“Fans Want the Shirt On Straight Away”

u2.com (2001-08-17)

Compared to a lot of bands I have worked with,’ says Tommy Whitelaw. ‘U2 put a lot of time into the quality of their merchandising. What we are selling on tour is what they have selected from many more items.’

Whitelaw, Merchandise Road Manager with Deluxe, the company who produce U2’s tour clothing, has been selling t-shirts on the road with rock bands for more than a decade. He has noticed how times – and the fans – have changed.

‘I was brought up to go to a gig and buy the t-shirt and put it on straight away.’ he says. ‘I can remember doing Iron Maiden shows and you’d watch as the fans arrived, headed straight for the stalls, bought the new t-shirt and put it straight on – on top of the Iron Maiden shirt they were wearing from the previous tour!’

These days fans are more sophisticated. ‘At shows with many bands today, fans race in to buy their shirt and then they pop it carefully in a carrier bag to take home afterwards.’

Not so with U2 fans he adds, which is one of the reasons he is enjoying the Elevation Tour so much. ‘I love being on the road with this band because their fans are so committed. They’re so proud of this band, they want the shirt on straight away.’

Tommy has managed the merchandise with everyone from Iron Maiden to The Verve, The Spice Girls to Elton John – unloading the vans, standing behind the counters, monitoring the stock flow, packing it all away and then driving to the next show. Travelling the world, with even the greatest rock band, is maybe not quite as romantic as it sounds. The day we spoke he had been up at 8.30am to prepare for the evening show – but had not hit the sack the previous night until 5.30am. Less than three hours shut eye.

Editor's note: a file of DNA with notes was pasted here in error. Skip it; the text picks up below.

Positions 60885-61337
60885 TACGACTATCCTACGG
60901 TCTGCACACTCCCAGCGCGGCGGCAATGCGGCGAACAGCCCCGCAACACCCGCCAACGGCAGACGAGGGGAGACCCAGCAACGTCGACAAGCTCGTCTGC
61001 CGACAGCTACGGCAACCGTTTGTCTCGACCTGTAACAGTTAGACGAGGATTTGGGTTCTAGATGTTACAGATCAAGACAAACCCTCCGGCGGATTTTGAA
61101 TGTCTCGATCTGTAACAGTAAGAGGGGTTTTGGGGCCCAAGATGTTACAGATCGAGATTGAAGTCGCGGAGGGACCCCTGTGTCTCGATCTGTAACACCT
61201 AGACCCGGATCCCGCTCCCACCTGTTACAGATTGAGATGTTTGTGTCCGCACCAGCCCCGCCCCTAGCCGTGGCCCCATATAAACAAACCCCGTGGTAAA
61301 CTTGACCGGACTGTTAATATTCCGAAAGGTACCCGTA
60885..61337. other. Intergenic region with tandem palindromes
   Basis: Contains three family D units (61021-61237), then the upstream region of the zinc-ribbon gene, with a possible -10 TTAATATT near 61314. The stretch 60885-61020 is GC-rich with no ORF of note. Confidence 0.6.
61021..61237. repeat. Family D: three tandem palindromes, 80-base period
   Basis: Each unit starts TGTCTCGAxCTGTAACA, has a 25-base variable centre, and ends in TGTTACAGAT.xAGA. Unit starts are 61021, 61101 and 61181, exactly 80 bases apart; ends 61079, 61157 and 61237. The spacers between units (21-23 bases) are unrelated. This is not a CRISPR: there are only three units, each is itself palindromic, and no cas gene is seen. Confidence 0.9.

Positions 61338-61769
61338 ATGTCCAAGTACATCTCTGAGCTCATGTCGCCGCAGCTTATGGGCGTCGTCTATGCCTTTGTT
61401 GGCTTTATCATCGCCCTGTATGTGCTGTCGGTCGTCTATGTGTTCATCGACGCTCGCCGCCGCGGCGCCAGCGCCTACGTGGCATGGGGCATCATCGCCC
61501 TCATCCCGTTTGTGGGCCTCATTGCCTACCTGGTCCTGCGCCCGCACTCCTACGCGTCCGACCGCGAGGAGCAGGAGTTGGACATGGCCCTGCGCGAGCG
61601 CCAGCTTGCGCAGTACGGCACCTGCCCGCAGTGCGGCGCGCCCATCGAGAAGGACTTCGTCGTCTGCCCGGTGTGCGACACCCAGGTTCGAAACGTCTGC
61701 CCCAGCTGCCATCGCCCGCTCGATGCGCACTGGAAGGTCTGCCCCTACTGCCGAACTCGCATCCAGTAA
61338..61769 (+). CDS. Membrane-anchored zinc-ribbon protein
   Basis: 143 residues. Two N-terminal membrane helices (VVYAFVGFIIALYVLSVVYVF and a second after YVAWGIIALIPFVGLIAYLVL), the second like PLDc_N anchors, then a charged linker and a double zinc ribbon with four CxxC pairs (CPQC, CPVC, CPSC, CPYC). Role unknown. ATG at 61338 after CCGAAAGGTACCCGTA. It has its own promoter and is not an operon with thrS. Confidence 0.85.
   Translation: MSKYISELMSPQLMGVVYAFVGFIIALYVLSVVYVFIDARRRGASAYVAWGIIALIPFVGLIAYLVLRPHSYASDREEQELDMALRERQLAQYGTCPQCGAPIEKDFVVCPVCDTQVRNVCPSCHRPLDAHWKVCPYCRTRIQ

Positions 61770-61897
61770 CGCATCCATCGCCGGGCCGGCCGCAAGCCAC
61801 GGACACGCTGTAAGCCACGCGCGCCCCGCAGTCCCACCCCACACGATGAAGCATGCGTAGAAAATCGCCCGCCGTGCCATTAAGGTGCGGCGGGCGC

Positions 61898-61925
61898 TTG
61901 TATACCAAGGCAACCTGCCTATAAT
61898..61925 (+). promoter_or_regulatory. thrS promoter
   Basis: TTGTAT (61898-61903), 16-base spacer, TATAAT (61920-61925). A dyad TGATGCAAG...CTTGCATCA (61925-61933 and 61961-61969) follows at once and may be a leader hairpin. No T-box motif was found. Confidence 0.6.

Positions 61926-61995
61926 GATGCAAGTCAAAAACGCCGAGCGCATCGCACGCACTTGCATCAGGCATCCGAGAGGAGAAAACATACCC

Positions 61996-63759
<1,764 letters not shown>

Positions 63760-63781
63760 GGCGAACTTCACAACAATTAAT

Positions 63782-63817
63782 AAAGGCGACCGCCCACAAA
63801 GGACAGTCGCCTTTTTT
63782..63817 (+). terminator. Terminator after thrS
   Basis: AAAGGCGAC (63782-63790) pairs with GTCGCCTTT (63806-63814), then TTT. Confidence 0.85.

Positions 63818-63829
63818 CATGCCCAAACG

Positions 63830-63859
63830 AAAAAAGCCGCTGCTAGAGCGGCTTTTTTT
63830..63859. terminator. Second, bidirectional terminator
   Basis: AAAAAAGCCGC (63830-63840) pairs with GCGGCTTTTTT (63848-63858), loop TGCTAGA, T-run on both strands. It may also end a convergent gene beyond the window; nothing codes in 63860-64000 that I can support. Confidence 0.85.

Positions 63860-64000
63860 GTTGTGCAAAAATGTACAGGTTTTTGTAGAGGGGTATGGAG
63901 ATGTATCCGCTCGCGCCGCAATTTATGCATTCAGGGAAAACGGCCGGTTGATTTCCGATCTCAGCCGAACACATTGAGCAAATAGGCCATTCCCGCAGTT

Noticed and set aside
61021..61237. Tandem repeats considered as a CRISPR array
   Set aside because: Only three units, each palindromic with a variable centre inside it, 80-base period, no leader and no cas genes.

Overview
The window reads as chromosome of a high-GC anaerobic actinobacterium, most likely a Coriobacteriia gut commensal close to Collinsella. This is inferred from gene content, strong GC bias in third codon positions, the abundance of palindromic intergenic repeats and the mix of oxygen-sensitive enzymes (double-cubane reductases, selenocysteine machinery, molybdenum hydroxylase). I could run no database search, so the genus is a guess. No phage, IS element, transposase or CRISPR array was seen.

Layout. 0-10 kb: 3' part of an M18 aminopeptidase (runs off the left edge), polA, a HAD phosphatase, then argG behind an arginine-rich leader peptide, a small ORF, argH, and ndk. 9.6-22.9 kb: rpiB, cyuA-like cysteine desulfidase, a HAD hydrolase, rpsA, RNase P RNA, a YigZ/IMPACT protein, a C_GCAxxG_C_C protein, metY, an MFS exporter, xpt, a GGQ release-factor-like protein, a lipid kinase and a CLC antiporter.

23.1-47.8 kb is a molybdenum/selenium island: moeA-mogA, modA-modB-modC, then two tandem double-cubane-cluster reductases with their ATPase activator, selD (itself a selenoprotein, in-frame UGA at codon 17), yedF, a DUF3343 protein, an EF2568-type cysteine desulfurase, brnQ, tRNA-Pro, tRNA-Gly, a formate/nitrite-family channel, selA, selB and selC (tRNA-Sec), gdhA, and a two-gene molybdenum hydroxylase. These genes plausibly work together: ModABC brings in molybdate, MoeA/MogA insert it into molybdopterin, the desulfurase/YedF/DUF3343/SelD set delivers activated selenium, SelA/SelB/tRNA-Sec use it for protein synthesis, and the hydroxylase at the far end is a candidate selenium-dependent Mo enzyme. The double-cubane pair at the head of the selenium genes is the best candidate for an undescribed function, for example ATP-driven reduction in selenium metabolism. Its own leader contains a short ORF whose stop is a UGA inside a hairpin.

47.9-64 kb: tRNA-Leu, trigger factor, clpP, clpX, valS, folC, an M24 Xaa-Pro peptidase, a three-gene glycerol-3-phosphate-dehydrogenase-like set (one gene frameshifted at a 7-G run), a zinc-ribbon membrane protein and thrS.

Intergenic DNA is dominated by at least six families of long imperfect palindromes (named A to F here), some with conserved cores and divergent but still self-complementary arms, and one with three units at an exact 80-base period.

‘This was a slightly odd day,’ he says. ‘Normally I’m at the venue by 10.30am and then, when when we are playing in a venue with 20,000 fans. I’m managing up to 60 people over the course of the day.’

This time around U2 have about 27 items on sale, including 7 different t-shirts, hooded sweats and embossed Levi jac kets to luggage tags, button badges and tour programmes. Everything is proving popular with different parts of the audience. In contrast there can be tours with some bands which are ‘soul destroying’ because the fans are not that committed and the product is ‘hard to shift’.

But no fans are more committed than those of U2 – you can even measure their commitment by the volume of sales over the course of an evening. With many bands he says, you mould sell three quarters of your product before the band come on stage but on Elevation 2001 it is less than half of that. Instead there is a great rush to buy at the end of the show.

‘The reason for this is that the most hardcore of U2 fans arrive at the show and just want to get as good a place as they can right down at the front of the gig, ideally in the heart. ‘They are the ones who come and see us to buy their stuff after the show.’

And he is excited about plans to bring out new lines as the tour progresses. In preparation for the Slane Castle shows, two new ‘event’ t-shirts have been produced. If you didn’t get a ticket for the show, you can always buy the t-shirt one online from U2.Com ! We’ll have the news ones up soon.

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